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ORIGINAL ARTICLE
Year : 2014  |  Volume : 1  |  Issue : 3  |  Page : 11-23

Legal constraints of using surrogacy


1 Nursing Department, Faculty of Nursing and midwifery, Shahid Beheshti University of Medical Sciences, Tehran, Iran
2 Nursing Department, Faculty of Medical Sciences, Tarbiate Modarres University, Tehran, Iran
3 Department of Endocrinology and Female Infertility, Reproductive Biomedicine Research Center, Royan Institute for Reproductive Biomedicine, ACECR, Tehran, Iran
4 Department of Epidemiology and Reproductive Health at Reproductive Biomedicine Research Center, Royan Institute for Reproductive Biomedicine, ACECR, Tehran, Iran

Correspondence Address:
Marziyeh Shiva
Department of Endocrinology and Female Infertility, Reproductive Biomedicine Research Center, Royan Institute for Reproductive Biomedicine, ACECR, Tehran
Iran
Zohreh Vanaki
Nursing Department, Faculty of Medical Sciences, Tarbiate Modarres University, Tehran
Iran
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Source of Support: None, Conflict of Interest: None


DOI: 10.18869/acadpub.jnms.1.3.11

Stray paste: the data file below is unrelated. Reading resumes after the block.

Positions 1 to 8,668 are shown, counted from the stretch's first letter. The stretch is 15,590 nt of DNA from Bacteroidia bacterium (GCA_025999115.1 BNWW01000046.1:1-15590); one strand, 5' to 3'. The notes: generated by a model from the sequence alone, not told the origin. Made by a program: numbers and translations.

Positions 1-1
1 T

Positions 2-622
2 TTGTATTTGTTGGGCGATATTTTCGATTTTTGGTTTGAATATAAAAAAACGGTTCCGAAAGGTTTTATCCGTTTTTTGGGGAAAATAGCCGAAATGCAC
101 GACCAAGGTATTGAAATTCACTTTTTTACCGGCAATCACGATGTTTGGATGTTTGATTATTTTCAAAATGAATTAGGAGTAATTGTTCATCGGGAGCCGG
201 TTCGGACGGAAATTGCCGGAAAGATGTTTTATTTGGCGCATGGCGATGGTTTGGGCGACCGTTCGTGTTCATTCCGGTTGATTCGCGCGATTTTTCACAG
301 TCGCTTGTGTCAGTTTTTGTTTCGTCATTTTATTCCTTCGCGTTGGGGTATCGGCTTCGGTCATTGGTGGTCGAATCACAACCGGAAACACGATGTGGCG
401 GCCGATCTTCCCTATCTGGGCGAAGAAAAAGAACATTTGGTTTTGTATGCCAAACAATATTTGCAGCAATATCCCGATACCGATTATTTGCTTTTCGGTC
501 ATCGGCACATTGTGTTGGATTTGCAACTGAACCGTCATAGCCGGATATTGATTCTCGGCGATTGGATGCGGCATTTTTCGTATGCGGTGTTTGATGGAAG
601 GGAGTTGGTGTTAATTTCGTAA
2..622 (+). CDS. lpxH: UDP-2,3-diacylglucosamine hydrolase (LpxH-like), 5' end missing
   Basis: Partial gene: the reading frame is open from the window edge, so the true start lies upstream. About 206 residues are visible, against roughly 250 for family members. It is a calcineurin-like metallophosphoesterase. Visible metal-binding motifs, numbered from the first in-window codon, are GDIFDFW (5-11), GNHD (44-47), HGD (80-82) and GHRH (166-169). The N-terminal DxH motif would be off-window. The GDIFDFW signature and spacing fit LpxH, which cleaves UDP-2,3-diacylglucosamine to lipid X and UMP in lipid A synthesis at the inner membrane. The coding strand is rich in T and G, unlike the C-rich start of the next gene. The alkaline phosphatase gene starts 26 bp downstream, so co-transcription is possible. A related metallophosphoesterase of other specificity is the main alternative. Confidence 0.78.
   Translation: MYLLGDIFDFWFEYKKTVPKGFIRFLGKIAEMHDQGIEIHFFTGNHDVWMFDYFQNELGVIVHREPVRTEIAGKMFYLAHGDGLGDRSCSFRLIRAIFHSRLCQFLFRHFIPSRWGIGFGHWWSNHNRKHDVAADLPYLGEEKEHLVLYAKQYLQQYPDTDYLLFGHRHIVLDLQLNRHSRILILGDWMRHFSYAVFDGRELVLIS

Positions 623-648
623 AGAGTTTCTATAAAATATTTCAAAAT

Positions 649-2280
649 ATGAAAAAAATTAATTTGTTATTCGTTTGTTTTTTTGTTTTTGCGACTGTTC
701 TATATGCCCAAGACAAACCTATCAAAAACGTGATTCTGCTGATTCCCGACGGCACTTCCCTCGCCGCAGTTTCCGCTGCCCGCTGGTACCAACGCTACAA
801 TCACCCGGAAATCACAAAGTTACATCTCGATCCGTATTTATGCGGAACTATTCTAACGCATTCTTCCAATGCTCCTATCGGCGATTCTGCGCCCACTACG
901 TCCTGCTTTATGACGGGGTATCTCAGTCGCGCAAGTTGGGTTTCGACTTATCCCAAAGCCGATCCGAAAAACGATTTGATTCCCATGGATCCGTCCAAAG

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Background and Purpose: Surrogacy is a new assisted reproductive technology requiring to be perceived based on the real experiences of surrogacy patients regarding its legal issues so that legislators are able to enact appropriate laws for such patients' safety. This study pursues the goal to examine the experiences of commissioning mothers and surrogates confronting legal issues. Methods: This paper is part of the findings of a larger study conducted over 20 months from October 2011 to June 2013 using the grounded theory approach to explain the process of becoming a mother in commissioning mothers. The experiences of mothers using gestational surrogacy have been analyzed through the conventional content analysis method and then reported in terms of the legal issues of surrogacy. Overall there have been 20 participants including 11 commissioning mothers and 4 surrogates. For incorporating the resources, 5 fertility clinic personnel have also been interviewed. Totally 25 unstructured in-depth interviews have eventually been performed. Data have been collected via purposive sampling method within Royan Institute, and then due to the inadequate number of samples, sampling continued in other surrogacy treatment centers. Results: Commissioning mothers and surrogates suffer a great amount of stress at the time of childbirth, and lack of legal support imposes plenty of problems on them. Participants' experiences revealed a common theme of “legal constraints” with three dimensions as “inefficiency of current laws”, “receiving inadequate educational support services” and “stress and frustration”.s Conclusion: Results indicate disagreeable legal settings for surrogacy leading to a high level of stress imposed on the clients using these technologies. The treatment team should inform the families about the entire process ahead of them before they make their final decision so as to enable them to enter the process fully aware.


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